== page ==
In this famous passage, Paul is exhorting Timothy with a solemn charge which he calls upon God himself to witness (v. 1) to fulfill his ministry (v. 5). The previous words (vv. 2-5c) explain how Timothy (and each man of God who seeks to walk in his footsteps) is to fulfill his calling to ministry.
The first thing, first in importance and priority, the man of God must fulfill his ministry by preaching God’s Word faithfully and fully.Paul’s charge to Timothy (from 4:1) is given here in 4:2 with five imperatives, four of which carry distinct actions behind them. The following verses (4:3-4) offer an explanation for why these imperatives are so important.
The first one, “preach the word,” sets the pace for the passage and stands out by virtue of its being first and because the second imperative seems to be an elaboration of it. While we often hear this expression, and repeat it, we usually focus on the second part, “the word,” without giving thought to the importance of the first, “preach.” In an age when faithful preaching of the Word is often abandoned (not to mention faithful systematic preaching of the Word), we must ask, “Why do we preach to begin with?” We preach because God commanded it, because God has prescribed it as an essential element of worship, and because we need to hear it.
The word translated “preach” refers to public proclamation and is used in the NT to refer to proclamation of the message God has given.
Paul adds what it is that is to be preached: “the word,” that is, the Word of God, the word of truth, which is the message and teachings from God. This is especially important considering the following explanation that some will not want to hear the truth.
The second imperative is to “be ready” or “be prepared” and elaborates on the previous imperative by explaining how the command to preach the word is to be carried out. This imperative is modified by two terms which both use the same Greek word as a source (the source is used in the next verse) and so form a play on words: “in season” and “out of season” means “whether it is convenient or not.” This exhortation will certainly apply to Timothy and those who follow in his steps, but it is to be viewed not from Timothy’s perspective, but from the hearer’s. Timothy must be ready to preach whether it is a good time for him or not, but the focus is on his preaching whether his hearers think it is a good time or not. Perhaps Paul is alluding to Timothy’s apparent timidity (1:6-8) and reminding him that his task is independent of the judgments of his hearers’ sense of convenience.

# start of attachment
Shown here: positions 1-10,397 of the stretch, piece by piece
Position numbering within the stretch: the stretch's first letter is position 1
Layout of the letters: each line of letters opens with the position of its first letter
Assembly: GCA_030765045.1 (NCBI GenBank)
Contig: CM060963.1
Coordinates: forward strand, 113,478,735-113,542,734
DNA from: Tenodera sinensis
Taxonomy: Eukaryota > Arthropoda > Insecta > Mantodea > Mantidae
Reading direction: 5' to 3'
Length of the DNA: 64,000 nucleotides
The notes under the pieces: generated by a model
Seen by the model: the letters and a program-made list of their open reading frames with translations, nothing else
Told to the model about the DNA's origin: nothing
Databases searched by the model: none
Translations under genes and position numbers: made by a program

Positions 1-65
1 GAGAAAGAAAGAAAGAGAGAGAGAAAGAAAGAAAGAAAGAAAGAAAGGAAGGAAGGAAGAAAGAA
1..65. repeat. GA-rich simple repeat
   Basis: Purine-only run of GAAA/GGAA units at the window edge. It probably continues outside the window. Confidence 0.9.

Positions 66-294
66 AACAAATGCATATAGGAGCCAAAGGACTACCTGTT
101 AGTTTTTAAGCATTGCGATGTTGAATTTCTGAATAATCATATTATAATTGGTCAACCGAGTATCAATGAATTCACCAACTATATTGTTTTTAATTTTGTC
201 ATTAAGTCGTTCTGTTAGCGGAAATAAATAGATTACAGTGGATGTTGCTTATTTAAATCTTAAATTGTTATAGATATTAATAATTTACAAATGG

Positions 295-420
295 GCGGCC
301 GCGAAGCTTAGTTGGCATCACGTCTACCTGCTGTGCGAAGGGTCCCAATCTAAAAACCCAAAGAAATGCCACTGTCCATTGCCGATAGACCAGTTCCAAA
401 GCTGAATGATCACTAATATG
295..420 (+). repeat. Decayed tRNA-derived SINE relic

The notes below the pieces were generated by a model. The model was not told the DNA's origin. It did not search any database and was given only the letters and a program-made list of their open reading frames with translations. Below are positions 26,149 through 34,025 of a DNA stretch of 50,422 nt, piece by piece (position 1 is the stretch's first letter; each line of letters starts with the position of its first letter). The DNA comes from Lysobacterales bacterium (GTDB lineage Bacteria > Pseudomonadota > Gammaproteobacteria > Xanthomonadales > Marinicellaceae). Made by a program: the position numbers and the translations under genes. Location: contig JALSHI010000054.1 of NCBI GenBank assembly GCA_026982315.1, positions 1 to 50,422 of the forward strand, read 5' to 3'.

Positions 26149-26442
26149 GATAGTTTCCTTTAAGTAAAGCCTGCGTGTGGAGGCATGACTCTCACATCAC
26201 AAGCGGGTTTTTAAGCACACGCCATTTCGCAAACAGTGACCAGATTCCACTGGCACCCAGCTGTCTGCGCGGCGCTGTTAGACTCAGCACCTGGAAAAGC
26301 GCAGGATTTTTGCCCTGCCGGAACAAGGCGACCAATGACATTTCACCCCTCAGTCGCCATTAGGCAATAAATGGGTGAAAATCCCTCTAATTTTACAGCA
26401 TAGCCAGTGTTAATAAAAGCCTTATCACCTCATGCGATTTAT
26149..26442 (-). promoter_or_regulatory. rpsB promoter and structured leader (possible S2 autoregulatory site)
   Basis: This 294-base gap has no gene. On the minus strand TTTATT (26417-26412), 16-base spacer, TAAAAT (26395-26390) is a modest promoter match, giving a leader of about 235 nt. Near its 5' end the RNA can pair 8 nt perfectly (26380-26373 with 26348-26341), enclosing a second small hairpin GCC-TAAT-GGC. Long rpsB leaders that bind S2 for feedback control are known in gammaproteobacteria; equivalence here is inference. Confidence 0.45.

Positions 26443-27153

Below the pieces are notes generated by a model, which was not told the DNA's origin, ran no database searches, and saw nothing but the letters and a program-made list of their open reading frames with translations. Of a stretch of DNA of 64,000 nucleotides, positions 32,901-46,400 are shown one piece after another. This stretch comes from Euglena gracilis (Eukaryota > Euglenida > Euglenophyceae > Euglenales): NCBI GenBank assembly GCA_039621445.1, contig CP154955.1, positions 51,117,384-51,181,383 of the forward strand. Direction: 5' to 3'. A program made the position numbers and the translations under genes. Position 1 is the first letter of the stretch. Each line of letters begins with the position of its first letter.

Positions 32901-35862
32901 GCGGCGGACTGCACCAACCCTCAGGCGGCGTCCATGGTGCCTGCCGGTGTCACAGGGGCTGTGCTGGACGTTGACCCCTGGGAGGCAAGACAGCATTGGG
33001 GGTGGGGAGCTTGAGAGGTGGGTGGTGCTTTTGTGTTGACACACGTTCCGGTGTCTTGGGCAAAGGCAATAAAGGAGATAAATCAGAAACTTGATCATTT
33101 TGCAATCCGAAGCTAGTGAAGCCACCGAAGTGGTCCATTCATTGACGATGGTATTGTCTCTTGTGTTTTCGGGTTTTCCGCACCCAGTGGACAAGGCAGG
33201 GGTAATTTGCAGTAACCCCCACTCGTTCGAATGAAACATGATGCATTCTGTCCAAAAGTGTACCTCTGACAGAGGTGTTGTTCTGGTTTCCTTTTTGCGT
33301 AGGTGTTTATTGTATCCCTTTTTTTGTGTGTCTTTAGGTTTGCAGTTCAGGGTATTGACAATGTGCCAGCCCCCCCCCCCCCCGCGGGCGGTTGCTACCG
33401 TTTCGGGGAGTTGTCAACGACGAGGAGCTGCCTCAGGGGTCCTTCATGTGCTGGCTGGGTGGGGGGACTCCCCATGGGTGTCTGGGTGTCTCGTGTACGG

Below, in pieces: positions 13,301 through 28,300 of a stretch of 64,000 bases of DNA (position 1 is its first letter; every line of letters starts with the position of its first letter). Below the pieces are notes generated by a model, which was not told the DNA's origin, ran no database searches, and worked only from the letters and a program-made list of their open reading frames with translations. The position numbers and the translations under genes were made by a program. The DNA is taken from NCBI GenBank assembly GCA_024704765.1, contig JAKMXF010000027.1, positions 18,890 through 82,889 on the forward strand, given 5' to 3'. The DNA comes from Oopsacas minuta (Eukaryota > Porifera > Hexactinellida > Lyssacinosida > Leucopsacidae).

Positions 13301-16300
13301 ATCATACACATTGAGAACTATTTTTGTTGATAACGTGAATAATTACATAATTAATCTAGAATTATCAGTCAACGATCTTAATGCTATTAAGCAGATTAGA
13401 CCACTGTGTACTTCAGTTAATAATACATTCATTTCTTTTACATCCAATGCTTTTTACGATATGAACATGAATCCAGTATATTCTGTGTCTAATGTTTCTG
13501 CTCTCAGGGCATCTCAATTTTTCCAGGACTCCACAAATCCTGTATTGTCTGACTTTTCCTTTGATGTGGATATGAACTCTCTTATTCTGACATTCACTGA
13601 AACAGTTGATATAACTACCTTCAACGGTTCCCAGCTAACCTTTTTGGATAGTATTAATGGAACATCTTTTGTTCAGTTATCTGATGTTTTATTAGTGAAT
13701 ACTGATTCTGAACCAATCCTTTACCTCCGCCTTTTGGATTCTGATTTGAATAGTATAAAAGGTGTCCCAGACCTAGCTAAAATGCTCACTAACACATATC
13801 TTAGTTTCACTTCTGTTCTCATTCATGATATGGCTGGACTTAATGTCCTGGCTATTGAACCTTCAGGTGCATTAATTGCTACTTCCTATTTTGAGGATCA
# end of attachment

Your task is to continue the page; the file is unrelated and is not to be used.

The third imperative, “reprove,” speaks of correcting an opponent or someone who continues in sin. It is closely connected to the fourth imperative, “rebuke,” which refers to confronting someone who is doing wrong. So the preacher must “reprove” his hearers in an attempt to keep them from doing what they should not, and “rebuke” them when they are doing wrong to get them to stop.
The fifth and final imperative in the passage is the command to “exhort” the hearers. This word, used often in the NT, and with a range of meanings, may be summed up in terms of issuing an appeal. As George W. Knight observes, this term alongside the other imperatives in this passage carries the idea of “’urging’ truths upon hearers and ‘exhorting’ them to respond” (p. 454).
This fifth and last imperative is also, like the first, qualified by a prepositional phrase, “with all longsuffering and doctrine [i.e., teaching or instruction],” which elaborates on how these three tasks are to be done. “Longsuffering” or “patience” can refer to patience as we think of it, that is short-term patience to stand in a long line, or to deal with a difficult person, but here it is more likely that it points to patience in the long term, what we might call “endurance” or “steadfastness.” Such patience is difficult and yet necessary in general and even more so when thinking of ministry in the long run (that is, in terms of one’s whole life and ministry, not just a few years spent in one church before moving on to a larger one, an all-too-common practice). Paul attaches “all” in front of it to remind Timothy that every ounce of endurance will be necessary when dealing with people in gospel ministry week-in and week-out.
Paul also adds that this must be done in accordance with “doctrine.” The word translated by “doctrine” in the KJV and NKJV means “instruction” or “teaching” and can refer both to the content of what is taught and to the act of instructing or teaching itself. It is on the basis of such instruction that one can both exhort, as well as reprove and rebuke.
- The Word sets the agenda. The church, to follow God’s agenda, must have a steady diet of “expository” preaching.
- The preacher must be faithful to preach the Word because that is how the saints will grow.
- The preacher, like the prophet of old, must preach both the sweet and the bitter of the Word.